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Integrating MapKit with SwiftUI

Paul Hudson    @twostraws   

Maps have been a core feature of iPhone since the very first device shipped way back in 2007, and the underlying framework has been available to developers for almost as long. It’s called MapKit, and like UIKit it’s available for us to use in SwiftUI if we don’t mind putting in some additional work – and yes, that does mean coordinators.

Let’s start off with something simple and work our way up. Make a new SwiftUI view called “MapView”, then add an import for MapKit at the top. This time we’re not going to use the protocol UIViewControllerRepresentable, because MapKit doesn’t use view controllers.

A classic way of building software is called “MVC”, which splits our code into three types of object Model (our data), View (our layouts), and Controller (glue code that connects Model and View). Apple uses MVC in UIKit and its other frameworks, including MapKit, but adds a fun twist: view controllers. Are they views, controllers, both, or neither? Apple doesn’t really answer that for us, which is why you’ll see a hundred variations of MVC in iOS app development.

When I teach UIKit, I start by explaining to folks that a view is one piece of layout, such as some text, a button, or an image, and a view controller is one screen of content. As you progress through your UIKit knowledge you learn that really you can have many view controllers on one screen, but it’s a helpful mental model while you’re learning.

All this matters because when we used UIImagePickerController it was designed to work as one full screen of information – we didn’t try to add functionality to it, because it was designed to work as one self-contained unit. In contrast, MapKit gives us MKMapView, and as you can tell from the name this is a view not a controller, which means it just shows content we provide to it.

This is why we don’t use UIViewControllerRepresentable when working with MapKit: MKMapView uses a view, and so we need to use UIViewRepresentable instead. Helpfully this works almost identically: we need to write methods called makeUIView() and updateUIView(), that handle instantiating a map view and updating it as our SwiftUI state changes. However, that update method is much more important for views than view controllers, because there’s a lot more cross-talk between SwiftUI code and UIView objects – whereas we left that method empty for view controllers, you’ll be using it a lot for views.

We’ll come back to updating soon, but for now we’ll use another empty method. As for the make method, this will make a new MKMapView and send it back – we’ll be adding more to this soon, but you’ve had enough chat now and I’m sure you’re keen to get moving!

Replace your current MapView struct with this:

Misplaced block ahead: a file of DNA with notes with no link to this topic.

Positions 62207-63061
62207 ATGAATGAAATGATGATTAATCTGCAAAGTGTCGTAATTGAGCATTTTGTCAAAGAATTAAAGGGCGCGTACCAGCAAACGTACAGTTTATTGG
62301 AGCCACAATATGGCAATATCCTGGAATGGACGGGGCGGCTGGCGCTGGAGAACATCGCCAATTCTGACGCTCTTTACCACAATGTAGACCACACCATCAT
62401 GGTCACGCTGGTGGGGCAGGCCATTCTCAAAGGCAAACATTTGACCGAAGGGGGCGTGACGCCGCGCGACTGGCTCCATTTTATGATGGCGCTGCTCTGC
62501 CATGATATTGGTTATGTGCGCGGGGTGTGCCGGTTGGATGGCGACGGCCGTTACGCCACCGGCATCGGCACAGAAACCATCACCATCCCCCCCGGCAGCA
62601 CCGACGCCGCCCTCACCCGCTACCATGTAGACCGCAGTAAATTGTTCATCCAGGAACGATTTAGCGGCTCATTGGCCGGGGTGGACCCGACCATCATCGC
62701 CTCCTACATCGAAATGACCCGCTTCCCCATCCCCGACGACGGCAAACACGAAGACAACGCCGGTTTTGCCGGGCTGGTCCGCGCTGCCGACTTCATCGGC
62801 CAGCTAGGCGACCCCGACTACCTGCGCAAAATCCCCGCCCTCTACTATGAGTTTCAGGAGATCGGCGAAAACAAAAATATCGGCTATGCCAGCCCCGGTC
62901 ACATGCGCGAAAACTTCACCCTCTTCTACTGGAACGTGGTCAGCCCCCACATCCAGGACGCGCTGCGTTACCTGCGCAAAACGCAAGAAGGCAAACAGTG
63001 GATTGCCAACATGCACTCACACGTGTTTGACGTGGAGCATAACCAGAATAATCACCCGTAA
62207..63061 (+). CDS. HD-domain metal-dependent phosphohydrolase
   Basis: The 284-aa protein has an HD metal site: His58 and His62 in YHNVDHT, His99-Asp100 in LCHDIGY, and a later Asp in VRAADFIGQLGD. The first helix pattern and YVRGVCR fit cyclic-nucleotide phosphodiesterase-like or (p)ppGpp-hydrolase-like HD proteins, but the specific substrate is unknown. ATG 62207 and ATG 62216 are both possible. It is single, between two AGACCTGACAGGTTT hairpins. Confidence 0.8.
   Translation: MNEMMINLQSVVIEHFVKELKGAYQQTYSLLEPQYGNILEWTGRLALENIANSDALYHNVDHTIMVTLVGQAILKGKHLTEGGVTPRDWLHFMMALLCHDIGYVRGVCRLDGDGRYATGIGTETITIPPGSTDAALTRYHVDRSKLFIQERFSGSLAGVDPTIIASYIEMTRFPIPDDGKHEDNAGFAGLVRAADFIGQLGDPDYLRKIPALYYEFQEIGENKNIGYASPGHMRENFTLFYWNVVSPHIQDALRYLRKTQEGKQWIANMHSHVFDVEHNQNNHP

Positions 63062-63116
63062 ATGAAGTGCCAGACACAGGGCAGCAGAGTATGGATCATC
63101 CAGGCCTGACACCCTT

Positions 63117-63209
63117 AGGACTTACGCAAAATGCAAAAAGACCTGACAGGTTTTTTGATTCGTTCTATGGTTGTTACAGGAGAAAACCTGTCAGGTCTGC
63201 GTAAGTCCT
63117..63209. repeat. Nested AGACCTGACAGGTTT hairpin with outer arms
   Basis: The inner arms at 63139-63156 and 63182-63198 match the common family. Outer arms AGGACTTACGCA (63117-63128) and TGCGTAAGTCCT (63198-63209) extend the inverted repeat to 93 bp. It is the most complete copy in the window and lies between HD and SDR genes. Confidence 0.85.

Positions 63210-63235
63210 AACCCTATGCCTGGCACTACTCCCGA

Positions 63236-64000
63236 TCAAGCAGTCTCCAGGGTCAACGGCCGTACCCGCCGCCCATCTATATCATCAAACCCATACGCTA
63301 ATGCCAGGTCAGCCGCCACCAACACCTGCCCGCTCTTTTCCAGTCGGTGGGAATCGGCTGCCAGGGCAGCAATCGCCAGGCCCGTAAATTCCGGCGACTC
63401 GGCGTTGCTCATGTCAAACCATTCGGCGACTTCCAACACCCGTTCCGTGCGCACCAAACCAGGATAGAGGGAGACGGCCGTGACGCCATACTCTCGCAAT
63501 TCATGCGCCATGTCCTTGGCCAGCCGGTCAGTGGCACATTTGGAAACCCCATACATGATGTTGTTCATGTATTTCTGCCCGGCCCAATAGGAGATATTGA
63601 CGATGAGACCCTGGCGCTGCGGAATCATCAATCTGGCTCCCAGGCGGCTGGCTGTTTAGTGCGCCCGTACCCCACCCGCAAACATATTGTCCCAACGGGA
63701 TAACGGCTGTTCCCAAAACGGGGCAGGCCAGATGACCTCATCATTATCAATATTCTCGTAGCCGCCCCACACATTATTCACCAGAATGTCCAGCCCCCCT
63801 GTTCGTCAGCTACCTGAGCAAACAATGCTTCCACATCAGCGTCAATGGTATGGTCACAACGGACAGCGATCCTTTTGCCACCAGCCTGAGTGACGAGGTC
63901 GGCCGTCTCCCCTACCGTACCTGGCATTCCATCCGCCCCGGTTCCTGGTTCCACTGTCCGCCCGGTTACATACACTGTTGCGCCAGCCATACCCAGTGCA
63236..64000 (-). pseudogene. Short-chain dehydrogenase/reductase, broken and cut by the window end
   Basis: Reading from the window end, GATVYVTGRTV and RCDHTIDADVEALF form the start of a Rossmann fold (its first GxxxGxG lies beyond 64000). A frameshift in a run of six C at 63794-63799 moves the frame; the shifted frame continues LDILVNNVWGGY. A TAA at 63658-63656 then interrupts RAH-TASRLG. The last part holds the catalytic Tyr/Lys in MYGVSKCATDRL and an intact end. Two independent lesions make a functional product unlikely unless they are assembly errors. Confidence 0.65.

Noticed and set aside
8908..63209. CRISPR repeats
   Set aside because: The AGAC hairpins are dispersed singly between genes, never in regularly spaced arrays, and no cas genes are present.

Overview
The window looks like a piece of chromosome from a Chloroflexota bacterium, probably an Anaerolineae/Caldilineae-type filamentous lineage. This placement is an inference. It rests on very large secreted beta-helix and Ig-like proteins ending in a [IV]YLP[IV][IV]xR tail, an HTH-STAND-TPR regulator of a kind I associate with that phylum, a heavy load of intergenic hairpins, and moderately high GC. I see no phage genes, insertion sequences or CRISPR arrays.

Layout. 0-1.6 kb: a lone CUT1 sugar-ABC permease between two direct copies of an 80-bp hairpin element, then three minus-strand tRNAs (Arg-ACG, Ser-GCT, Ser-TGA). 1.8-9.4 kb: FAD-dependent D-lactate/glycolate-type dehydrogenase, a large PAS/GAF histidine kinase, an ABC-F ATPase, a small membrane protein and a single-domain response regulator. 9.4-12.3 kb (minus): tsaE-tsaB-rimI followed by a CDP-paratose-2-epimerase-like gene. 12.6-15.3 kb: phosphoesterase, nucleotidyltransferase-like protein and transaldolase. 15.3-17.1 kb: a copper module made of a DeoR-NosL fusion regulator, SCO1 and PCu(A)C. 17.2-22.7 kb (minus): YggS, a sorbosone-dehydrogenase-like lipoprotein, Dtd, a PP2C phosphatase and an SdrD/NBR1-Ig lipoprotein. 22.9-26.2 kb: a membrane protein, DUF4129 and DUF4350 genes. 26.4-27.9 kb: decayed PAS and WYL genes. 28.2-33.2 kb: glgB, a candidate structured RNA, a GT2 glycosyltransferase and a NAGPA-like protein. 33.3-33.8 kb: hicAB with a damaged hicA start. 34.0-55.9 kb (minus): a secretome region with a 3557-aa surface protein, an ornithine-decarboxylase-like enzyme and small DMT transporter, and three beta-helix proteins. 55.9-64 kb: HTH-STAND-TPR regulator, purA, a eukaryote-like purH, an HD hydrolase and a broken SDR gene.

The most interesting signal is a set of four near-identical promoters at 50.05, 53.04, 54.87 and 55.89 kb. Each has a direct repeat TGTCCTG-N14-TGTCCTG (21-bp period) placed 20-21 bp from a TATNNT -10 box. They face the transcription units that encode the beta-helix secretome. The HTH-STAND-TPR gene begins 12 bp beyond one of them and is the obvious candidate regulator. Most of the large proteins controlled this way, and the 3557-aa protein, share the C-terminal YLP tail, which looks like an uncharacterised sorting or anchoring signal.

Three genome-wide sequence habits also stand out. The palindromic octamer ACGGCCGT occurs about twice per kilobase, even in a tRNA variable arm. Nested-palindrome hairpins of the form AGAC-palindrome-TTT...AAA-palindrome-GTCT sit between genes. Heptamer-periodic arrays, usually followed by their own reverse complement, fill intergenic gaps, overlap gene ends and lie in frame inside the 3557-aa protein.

struct MapView: UIViewRepresentable {
    func makeUIView(context: UIViewRepresentableContext<MapView>) -> MKMapView {
        let mapView = MKMapView()
        return mapView
    }

    func updateUIView(_ view: MKMapView, context: UIViewRepresentableContext<MapView>) {
    }
}

Before we move on, I want to show you a teensy bit of Swift magic. Back in project 13 when I introduced you to the UIViewControllerRepresentable protocol, we used typealias just briefly. This is Swift’s way of letting us create new names for existing types, which is usually done to make them easier to remember.

Well, both UIViewControllerRepresentable and UIViewRepresentable both include type aliases built into them. If you right-click on UIViewRepresentable and choose Jump To Definition you’ll see the generated interface for SwiftUI, and it should also show you this line inside the UIViewRepresentable protocol:

typealias Context = UIViewRepresentableContext<Self>

That creates a new typealias – a type name – called “Context”, and wherever Swift sees Context in code it will consider it the same as UIViewRepresentableContext<Self>, where Self is whatever type we’re working with. In practical terms, this means we can just write Context rather than UIViewRepresentableContext<MapView>, and they mean exactly the same thing.

Anyway, we’ve built the first version of our map view, so we can go ahead and use it. Go back to ContentView.swift and replace the text view with this:

MapView()
    .edgesIgnoringSafeArea(.all)

Xcode doesn’t do a great job of previewing map views right now, so I suggest you run the app in the simulator to see how it looks. You should find you can tap and drag the map around, but if you hold down the Option key you’ll see a second virtual finger appear so you and pinch and rotate freely. Not bad for only a handful of lines of code!

Of course, what you really want to do is bring the map to life with some place marks, so we’ll tackle that next…

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